• Movie - Forrest Gump - My Mama always said, "Life was like a box of chocolates; you never know what you're gonna get." Translate it English to Spanish to French to German back to English and you get - My mam3a always said, " ; The life was as a crate chocolates; They never know, which you' ; the RH too get." to go; ; Mam3a is Babel Fish's strange try a translating Mama. Also, as you can see, punctuation can be very confusing so You're gets translated into You' R E.
  • Politics - Nikita Khrushchev - Politicians are the same all over. They promise to build a bridge even where there is no river. Translate from Russian to English (my source) to Spanish to French to German back to English and you get - The politicians are by all parts entsprech. They promise to build a bridge inclusively, where they are not ninguÌ � n river. So much here. First it translates "no river" to ningún río where the accented-u becomes a random character. An accurate translation is "no hay río." Entsprech is German for Correspond, a word that Babel Fish can't seem to translate into English.
The lesson here? Babel Fish has a fun name but is abysmally stupid at translating. Far better is FreeTranslation.com.

Thursday, November 12, 2009


As in, "to be caught napping."

Nap (n) - A short sleep. Believe it or not, this word is one of the old ones in English. Chaucer used it way back in the 14th century. From the Old English word nappen. And I just love this, it is perhaps from an earlier Old Norse word, hnipna, meaning to drool.
I suppose, truly, that the master of the house has kept you so busy in bed all night long that now you need a nap. ~ Geoffrey Chaucer, The Shipman's Tale

Monday, November 9, 2009

Serial Killer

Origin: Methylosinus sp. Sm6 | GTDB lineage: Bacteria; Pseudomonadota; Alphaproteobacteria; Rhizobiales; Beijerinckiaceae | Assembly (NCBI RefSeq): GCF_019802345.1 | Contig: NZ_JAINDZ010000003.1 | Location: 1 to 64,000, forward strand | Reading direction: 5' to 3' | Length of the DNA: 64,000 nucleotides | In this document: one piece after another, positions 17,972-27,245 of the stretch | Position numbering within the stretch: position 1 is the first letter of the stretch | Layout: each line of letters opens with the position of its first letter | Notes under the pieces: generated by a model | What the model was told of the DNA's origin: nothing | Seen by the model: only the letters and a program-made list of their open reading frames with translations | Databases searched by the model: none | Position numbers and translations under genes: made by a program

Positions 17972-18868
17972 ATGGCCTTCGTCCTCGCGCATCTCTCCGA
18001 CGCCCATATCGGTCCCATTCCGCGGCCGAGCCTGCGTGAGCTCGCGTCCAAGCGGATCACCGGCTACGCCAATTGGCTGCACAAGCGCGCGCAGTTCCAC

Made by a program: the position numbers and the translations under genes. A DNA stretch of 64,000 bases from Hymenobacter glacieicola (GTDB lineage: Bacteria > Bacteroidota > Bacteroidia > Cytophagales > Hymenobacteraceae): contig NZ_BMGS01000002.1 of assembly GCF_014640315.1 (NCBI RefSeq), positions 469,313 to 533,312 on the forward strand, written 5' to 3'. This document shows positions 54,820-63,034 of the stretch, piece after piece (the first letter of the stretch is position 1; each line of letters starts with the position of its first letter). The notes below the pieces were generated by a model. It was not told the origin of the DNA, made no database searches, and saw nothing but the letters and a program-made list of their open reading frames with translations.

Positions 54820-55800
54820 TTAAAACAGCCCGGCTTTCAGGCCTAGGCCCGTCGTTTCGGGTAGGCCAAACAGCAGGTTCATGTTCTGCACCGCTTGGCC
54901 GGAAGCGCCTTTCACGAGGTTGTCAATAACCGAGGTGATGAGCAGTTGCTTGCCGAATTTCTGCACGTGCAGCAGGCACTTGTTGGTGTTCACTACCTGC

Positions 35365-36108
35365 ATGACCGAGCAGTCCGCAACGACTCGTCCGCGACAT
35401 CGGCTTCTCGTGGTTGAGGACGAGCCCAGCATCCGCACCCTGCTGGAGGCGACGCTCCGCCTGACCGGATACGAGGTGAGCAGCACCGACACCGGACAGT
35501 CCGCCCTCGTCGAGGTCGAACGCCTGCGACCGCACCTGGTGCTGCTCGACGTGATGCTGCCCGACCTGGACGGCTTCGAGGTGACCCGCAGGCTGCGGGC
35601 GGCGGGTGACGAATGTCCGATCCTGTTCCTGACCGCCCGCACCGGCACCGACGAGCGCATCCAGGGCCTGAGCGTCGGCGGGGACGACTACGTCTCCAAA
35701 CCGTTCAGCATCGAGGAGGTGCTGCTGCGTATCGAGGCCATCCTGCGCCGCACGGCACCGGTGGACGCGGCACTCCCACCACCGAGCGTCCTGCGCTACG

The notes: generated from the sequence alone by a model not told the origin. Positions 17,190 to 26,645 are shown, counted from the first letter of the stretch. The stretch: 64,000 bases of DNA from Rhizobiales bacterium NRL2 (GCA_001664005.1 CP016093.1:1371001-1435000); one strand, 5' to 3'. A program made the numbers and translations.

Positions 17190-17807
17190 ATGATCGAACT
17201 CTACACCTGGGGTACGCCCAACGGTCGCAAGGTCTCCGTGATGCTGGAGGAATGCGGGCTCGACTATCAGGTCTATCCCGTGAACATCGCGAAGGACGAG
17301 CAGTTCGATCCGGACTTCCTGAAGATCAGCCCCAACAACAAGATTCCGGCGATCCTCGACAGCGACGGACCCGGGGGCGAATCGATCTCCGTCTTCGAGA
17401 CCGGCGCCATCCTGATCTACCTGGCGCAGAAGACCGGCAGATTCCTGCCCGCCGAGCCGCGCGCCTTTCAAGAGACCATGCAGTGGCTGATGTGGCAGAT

The phrase first appears in print in 1981 discussing the murder sprees of John Wayne Gacy and Ted Bundy. It probably was used informally by police and journalists since the mid-1960's.

Who you choose as the first recorded serial killer in history depends on how you want to define the phrase. Some suggest Caligula, whose love of torture and killing goes beyond the general blood lust common for political figures of that time. But, emperors and kings have always killed people, its in the job description.

A better choice is Gilles de Rais. A French knight during the 15th century he fought alongside Joan of Arc during the Hundred Years War. He also had a penchant for kidnapping, raping, and killing children. Over an eight year period he killed between 80 and 200 children.

Jack the Ripper is generally regarded as the first modern serial killer.

Thursday, November 5, 2009


Killing your sibling. Also used for killing your brother-in-arms, your fellow soldier. From the Latin fratricida. Frater (brother) also appears in fraternity and fraternize. Cida (killer) appears in all sorts of words.
  • Suicide - killing self
  • Homicide - killing another person
  • Genocide - killing a cultural group
  • Regicide - killing your king
  • Insecticide - killing bugs
  • Deicide - killing God
  • Vaccicide - killing cows
  • hirudicide - killing leeches
and my favorite...
  • Onmicide - Destroying everything
You can -cide just about anything you want using Latin and English. Art is Cain practicing fratricide on Abel from a 12th century mosaic.